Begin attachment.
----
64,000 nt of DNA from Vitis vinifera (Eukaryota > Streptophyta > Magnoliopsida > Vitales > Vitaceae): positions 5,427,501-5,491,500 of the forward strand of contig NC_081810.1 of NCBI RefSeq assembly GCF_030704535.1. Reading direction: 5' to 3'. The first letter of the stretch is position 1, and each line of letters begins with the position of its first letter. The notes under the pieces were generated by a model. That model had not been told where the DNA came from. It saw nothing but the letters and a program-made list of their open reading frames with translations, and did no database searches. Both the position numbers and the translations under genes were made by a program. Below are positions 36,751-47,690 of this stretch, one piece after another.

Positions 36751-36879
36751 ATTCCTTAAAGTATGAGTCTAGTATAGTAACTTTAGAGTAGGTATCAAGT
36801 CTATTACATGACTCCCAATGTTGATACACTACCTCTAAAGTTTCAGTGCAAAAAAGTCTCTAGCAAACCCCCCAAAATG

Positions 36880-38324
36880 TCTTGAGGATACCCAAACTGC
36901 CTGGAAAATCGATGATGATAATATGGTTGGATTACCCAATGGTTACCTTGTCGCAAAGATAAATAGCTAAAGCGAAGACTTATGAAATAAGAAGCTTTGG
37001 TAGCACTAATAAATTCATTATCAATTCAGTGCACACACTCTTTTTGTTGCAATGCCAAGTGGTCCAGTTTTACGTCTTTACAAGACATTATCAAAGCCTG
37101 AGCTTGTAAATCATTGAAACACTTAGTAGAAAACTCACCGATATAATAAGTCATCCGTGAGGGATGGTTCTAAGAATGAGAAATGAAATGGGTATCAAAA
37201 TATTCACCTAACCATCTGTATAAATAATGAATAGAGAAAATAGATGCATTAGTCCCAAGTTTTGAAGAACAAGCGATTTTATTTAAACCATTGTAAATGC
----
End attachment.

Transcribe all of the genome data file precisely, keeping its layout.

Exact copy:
64,000 nt of DNA from Vitis vinifera (Eukaryota > Streptophyta > Magnoliopsida > Vitales > Vitaceae): positions 5,427,501-5,491,500 of the forward strand of contig NC_081810.1 of NCBI RefSeq assembly GCF_030704535.1. Reading direction: 5' to 3'. The first letter of the stretch is position 1, and each line of letters begins with the position of its first letter. The notes under the pieces were generated by a model. That model had not been told where the DNA came from. It saw nothing but the letters and a program-made list of their open reading frames with translations, and did no database searches. Both the position numbers and the translations under genes were made by a program. Below are positions 36,751-47,690 of this stretch, one piece after another.

Positions 36751-36879
36751 ATTCCTTAAAGTATGAGTCTAGTATAGTAACTTTAGAGTAGGTATCAAGT
36801 CTATTACATGACTCCCAATGTTGATACACTACCTCTAAAGTTTCAGTGCAAAAAAGTCTCTAGCAAACCCCCCAAAATG

Positions 36880-38324
36880 TCTTGAGGATACCCAAACTGC
36901 CTGGAAAATCGATGATGATAATATGGTTGGATTACCCAATGGTTACCTTGTCGCAAAGATAAATAGCTAAAGCGAAGACTTATGAAATAAGAAGCTTTGG
37001 TAGCACTAATAAATTCATTATCAATTCAGTGCACACACTCTTTTTGTTGCAATGCCAAGTGGTCCAGTTTTACGTCTTTACAAGACATTATCAAAGCCTG
37101 AGCTTGTAAATCATTGAAACACTTAGTAGAAAACTCACCGATATAATAAGTCATCCGTGAGGGATGGTTCTAAGAATGAGAAATGAAATGGGTATCAAAA
37201 TATTCACCTAACCATCTGTATAAATAATGAATAGAGAAAATAGATGCATTAGTCCCAAGTTTTGAAGAACAAGCGATTTTATTTAAACCATTGTAAATGC